Principle coordinate analysis (PCoA) of the weighted UniFrac distances of the samples revealed that they were not divided into separate clusters between the two groups (Fig. 3A), suggesting a small impact on the microbiome analysis. In the bowel prep group, the PCoA plot clustered all individuals except for case 4, but it did not cluster all individuals for timing (Fig. 3B).
The relative abundances of four phyla did not change significantly in regular feces (Day 0), first feces immediately after bowel prep (Day 1), or feces at 14 days after bowel prep (Day 14) (Supplementary Fig. 1). The predominant 38 genera with >1% relative abundance did not change significantly between Day 0 and Day 1 or between Day 1 and Day 14 (Supplementary Table 1). Only Streptococcus was significantly different between Day 1 and Day 14 (p = 0.022), but this change was not significant after FDR correction (q = 0.520) (Supplementary Table 1). A total of 127 operational taxonomic units (OTUs) were identified from the gut microbial population representing >0.1% relative abundance. Of these OTUs, three OTUs (OTU-29 Bacteroides ovatus, OTU-163 Bacteroides thetaiotaomicron, and OTU-585 Clostridium cellulolyticum) were significantly changed on Day 1 compared with Day 0 (Supplementary Table 2). In control group, two OTUs (OTU-16 Eubacterium ramulus and OTU-47 Clostridium sp.) were significantly changed between Day 1 and Day 14 (Supplementary Table 2). However, these results were not significant after FDR correction (Supplementary Table 2). The number of changed OTUs was significantly larger on Day 1 than on Day 14 for ≥2-, 3-, 5-, and 10-fold changes (Supplementary Fig. 2).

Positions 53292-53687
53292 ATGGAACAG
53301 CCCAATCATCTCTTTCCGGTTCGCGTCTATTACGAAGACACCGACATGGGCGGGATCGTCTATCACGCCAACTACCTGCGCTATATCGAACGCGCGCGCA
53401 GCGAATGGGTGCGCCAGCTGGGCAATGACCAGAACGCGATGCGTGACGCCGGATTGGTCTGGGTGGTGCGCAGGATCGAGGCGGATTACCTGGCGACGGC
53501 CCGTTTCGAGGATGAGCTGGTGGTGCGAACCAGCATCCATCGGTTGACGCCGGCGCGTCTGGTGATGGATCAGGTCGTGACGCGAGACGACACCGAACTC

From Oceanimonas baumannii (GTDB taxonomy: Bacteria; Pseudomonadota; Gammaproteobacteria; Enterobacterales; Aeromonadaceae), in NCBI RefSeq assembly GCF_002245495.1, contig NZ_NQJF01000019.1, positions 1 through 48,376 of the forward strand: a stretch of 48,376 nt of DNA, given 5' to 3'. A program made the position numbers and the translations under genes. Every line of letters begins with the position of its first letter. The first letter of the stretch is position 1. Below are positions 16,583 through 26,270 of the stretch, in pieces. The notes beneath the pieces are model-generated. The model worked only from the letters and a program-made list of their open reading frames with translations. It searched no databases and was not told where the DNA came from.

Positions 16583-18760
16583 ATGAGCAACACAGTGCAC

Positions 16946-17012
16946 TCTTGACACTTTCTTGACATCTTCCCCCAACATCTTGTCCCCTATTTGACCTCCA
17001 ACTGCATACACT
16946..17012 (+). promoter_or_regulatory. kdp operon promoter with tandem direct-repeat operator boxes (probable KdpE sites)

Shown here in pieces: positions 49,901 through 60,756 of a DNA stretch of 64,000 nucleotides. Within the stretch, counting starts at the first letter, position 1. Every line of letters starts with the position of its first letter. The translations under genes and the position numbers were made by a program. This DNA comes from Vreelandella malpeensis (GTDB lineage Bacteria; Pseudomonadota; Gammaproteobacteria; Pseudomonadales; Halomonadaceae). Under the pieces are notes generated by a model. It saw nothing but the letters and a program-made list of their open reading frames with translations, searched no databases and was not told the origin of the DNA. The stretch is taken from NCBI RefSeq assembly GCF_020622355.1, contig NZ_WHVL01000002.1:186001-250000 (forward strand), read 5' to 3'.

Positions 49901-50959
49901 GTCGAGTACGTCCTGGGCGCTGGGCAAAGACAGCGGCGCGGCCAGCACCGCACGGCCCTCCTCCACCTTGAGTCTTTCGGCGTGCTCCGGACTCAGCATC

For the gut metabolome profiles, Spearman’s correlation coefficients between Day 0 (regular feces) and Day 1 (first feces immediately after bowel prep) were significantly lower than those between Day 0 and Day 14 samples (Fig. 4). Spearman’s correlation coefficients between Day 0 and Day 1 samples were not significantly different compared with those for between-subject differences (Fig. 4). PCoA unit variance scaling revealed that the plot clustered all individuals except cases 7 and 8. In cases 1, 2, 3, 5, and 7, the metabolome profiles changed in the Day 1 samples, whereas the Day 0 and Day 14 samples were clustered in these cases (Fig. 3C). We measured 514 metabolites in fecal samples using CE-TOF-MS (Supplementary Table 3). Of these, 32 metabolites were significantly changed on Day 1 (immediately after bowel prep) compared with Day 0 (Table 1). However, they recovered within 14 days of bowel prep (Day 0 vs Day 14) (Table 1).
In the present study, we evaluated the effects of bowel prep on the stability of the gut microbiome and metabolome as well as its impact on recovery. We confirmed previous results showing that the gut microbiome is affected transiently by bowel prep but recovers quickly within 14 days. For the gut metabolome profile, we firstly demonstrated that 32 metabolites were significantly changed immediately after bowel prep but recovered after 14 days. Our findings suggest that a high-volume lavage solution is a transient and not major disrupter of the colonic ecosystem. In microbiome and metabolome studies, fecal sampling should be avoided immediately after bowel prep.
Our findings are consistent with the immediate effect of bowel prep on the gut microbiota shown in previous studies6,7,9. Jalanka et al.9 examined gut microbial composition using microarrays in 23 healthy volunteers before and immediately after bowel prep and at follow-up 14 and 28 days after the prep. The composition of the microbiota was affected immediately after lavage, but the unique composition and total bacterial load returned to baseline levels after 14 days. Sonnenburg et al.11 recently reported that bowel prep for 6 days triggered an immune response, some changes in gut bacteria, and short-term changes in the gut cells in mice, but 14 days after stopping the bowel prep, there was less bacterial diversity than before the course of bowel prep11. Their results and our findings suggest that bowel prep does affect the gut microbiome, but that the overall composition recovers to baseline within 14 days.